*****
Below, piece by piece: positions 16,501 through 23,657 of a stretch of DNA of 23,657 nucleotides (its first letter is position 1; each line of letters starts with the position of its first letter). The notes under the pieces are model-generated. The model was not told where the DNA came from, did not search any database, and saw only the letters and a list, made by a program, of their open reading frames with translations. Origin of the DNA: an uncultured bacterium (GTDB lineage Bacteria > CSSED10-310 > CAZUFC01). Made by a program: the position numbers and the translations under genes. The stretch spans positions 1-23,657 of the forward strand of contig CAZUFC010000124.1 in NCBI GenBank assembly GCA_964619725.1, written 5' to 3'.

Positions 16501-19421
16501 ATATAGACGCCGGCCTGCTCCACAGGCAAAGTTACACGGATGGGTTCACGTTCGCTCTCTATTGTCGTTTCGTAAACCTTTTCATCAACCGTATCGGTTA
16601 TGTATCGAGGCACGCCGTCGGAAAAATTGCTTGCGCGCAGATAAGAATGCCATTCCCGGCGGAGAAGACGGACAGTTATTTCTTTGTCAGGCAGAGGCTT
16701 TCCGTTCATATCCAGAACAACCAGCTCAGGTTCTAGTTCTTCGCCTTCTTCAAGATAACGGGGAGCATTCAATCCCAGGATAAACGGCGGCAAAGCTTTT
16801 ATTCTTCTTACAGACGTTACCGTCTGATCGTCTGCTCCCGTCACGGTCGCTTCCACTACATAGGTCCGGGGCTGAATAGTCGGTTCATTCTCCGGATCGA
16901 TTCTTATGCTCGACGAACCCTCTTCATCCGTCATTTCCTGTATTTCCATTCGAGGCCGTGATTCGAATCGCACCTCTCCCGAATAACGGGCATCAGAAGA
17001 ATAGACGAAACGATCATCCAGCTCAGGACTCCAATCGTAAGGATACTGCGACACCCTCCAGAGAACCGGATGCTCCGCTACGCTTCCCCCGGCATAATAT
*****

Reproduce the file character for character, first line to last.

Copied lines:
Below, piece by piece: positions 16,501 through 23,657 of a stretch of DNA of 23,657 nucleotides (its first letter is position 1; each line of letters starts with the position of its first letter). The notes under the pieces are model-generated. The model was not told where the DNA came from, did not search any database, and saw only the letters and a list, made by a program, of their open reading frames with translations. Origin of the DNA: an uncultured bacterium (GTDB lineage Bacteria > CSSED10-310 > CAZUFC01). Made by a program: the position numbers and the translations under genes. The stretch spans positions 1-23,657 of the forward strand of contig CAZUFC010000124.1 in NCBI GenBank assembly GCA_964619725.1, written 5' to 3'.

Positions 16501-19421
16501 ATATAGACGCCGGCCTGCTCCACAGGCAAAGTTACACGGATGGGTTCACGTTCGCTCTCTATTGTCGTTTCGTAAACCTTTTCATCAACCGTATCGGTTA
16601 TGTATCGAGGCACGCCGTCGGAAAAATTGCTTGCGCGCAGATAAGAATGCCATTCCCGGCGGAGAAGACGGACAGTTATTTCTTTGTCAGGCAGAGGCTT
16701 TCCGTTCATATCCAGAACAACCAGCTCAGGTTCTAGTTCTTCGCCTTCTTCAAGATAACGGGGAGCATTCAATCCCAGGATAAACGGCGGCAAAGCTTTT
16801 ATTCTTCTTACAGACGTTACCGTCTGATCGTCTGCTCCCGTCACGGTCGCTTCCACTACATAGGTCCGGGGCTGAATAGTCGGTTCATTCTCCGGATCGA
16901 TTCTTATGCTCGACGAACCCTCTTCATCCGTCATTTCCTGTATTTCCATTCGAGGCCGTGATTCGAATCGCACCTCTCCCGAATAACGGGCATCAGAAGA
17001 ATAGACGAAACGATCATCCAGCTCAGGACTCCAATCGTAAGGATACTGCGACACCCTCCAGAGAACCGGATGCTCCGCTACGCTTCCCCCGGCATAATAT